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Theodore Turley: A Biography
Richard E. Turley, Jr.

[This is another in a continuing series of newsletter articles that together will make up the first rough draft of a biography of Theodore Turley. The draft will undergo considerable revision before being published in book form. I invite all family members to read it critically, make suggestions, and offer additional information for possible inclusion. Feel free to e-mail me.]

44 Overland Journey

In the very early morning hours of Wednesday, November 4, 1840, Theodore Turley and his fellow Latter-day Saint passengers aboard the Illinois moved their luggage off the boat, which had just landed in Chicago. The windy port city on Lake Michigan then had a population of not quite five thousand inhabitants. As soon as the luggage had been unloaded, Theodore went searching for teams and wagons to carry his company to Dixon’s Ferry, a village 110 miles west.

Soon draft animals were pulling the Saints and their bags, chests, and boxes out onto the open prairie to the west. After twelve miles of travel, they stopped for the night near a tavern. The weary travelers built fires outdoors and cooked their food before resting on the floors of the tavern for the night.

They crossed the nearly one hundred miles of remaining prairies, woods, and sloughs over the next three days. On the way, William Clayton noted, they saw a wolf and “many prairie hens.” At one house along the way, they “saw a wild cat which had been shot in the woods.” Its size impressed them, Clayton writing, “It was as large as a common sized dog.”

The sloughs posed the biggest problem for the group. “We have several times had one of the teems fast in the sloughs,” Clayton wrote. With all the delays, some of the company, including the most well-to-do, got out ahead of the rest, causing feelings in the group. William complained that two men “went with their teams foremost and thus secured to themselves the best accommodations and provisions &c. We was obliged to submit to it and take what we could get.”1

Clayton managed to catch up with those in the lead and reach Dixon about the same time. The rest of the group, including Theodore Turley, were “considerable behind.” Those who got to Dixon first inquired about getting boats for the next leg of the trip. Dixon was on the Rock River, which flowed into the Mississippi.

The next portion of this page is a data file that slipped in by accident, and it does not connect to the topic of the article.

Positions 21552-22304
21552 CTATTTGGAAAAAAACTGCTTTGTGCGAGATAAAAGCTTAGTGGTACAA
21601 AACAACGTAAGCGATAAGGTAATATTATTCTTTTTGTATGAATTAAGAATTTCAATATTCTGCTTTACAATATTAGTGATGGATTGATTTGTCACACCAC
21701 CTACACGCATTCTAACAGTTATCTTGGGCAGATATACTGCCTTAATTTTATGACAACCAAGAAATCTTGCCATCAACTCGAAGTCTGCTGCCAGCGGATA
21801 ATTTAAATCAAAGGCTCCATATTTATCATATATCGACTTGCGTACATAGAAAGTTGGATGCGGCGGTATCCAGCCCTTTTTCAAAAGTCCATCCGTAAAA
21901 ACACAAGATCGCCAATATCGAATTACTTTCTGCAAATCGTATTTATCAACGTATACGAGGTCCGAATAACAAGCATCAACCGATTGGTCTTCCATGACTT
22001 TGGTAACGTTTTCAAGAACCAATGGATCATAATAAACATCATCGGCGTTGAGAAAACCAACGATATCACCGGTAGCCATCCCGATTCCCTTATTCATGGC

They learned “that some boats had gone a week previous but it was not likely that any more would go this season,” Clayton wrote. When they asked about the possibility of buying a boat, they “could get no satisfaction,” being told instead to continue westward with their hired teams until they reached Fulton, a village forty-two miles further west on the Mississippi.

Some members of the Latter-day Saint company were eager to press on, but William Clayton said he thought they ought to “wait till morning to see what course Elder Turley would pursue.” Feelings stirred again when those already in Dixon competed over local lodgings that night.2

Sunday morning, November 8, one of the Saints and his group started ahead toward Fulton. Another wanted to do the same but asked Clayton what he planned to do. “I told him I would not move any further until the remainder of the company arrived,” Clayton wrote. “He seemed a little vexed on would rather have gone on.”

“In order to pacify him and others,” Clayton continued, “I started back with our teams to meet the others. We met them about 7 miles from Dixon.”

William told Theodore about what they had learned about the transportation situation and said he believed “it was possible to go down Rock River.” One of the men said he still wanted to go over land to Fulton.

“I told him I had no disposition to go and leave the poor behind (as was evident we should have to do if we went that way),” William wrote.

The man took offense at the comment, which made him look uncaring. He responded that he had no disposition to leave the poor either.3

Theodore, William, and the others got to Dixon about 2:00 p.m. Ultimately, Theodore was convinced by William that they should try to float the company down the Rock River to the Mississippi.

On Monday, November 9, Theodore spent seventy-five dollars on a boat bottom and had hired two men to work on fitting it up to sail. Many of the men in the Latter-day Saint company joined in the work, and by Friday the vessel was ready to sail. The members of the company loaded their luggage on board, but by that time, it was late and snow had begun to fall. They decided to wait until the next day to start down river.

As the people put their baggage on board Friday and settled themselves on the boat, words ensued between William Clayton and the man he had offended outside of Dixon. He decided not to go on with the company, but the rest loaded up and pushed off the bank into the current around 10:00 a.m. Once again, the company was on the water.4

[Next issue: “Nauvoo”]

© 2014 by Richard E. Turley, Jr. (Reprinted with permission.)
Originally published in the September 2014 Theodore Turley Family Organization Newsletter

  1. James B. Allen and Thomas G. Alexander, eds., Manchester Mormons: The Journal of William Clayton, 1840 to 1842 (Santa Barbara, CA: Peregrine Smith, 1974), 196-99.
  2. Allen and Alexander, Manchester Mormons, 196-97.
  3. Allen and Alexander, Manchester Mormons, 197-98.
  4. Allen and Alexander, Manchester Mormons, 198-99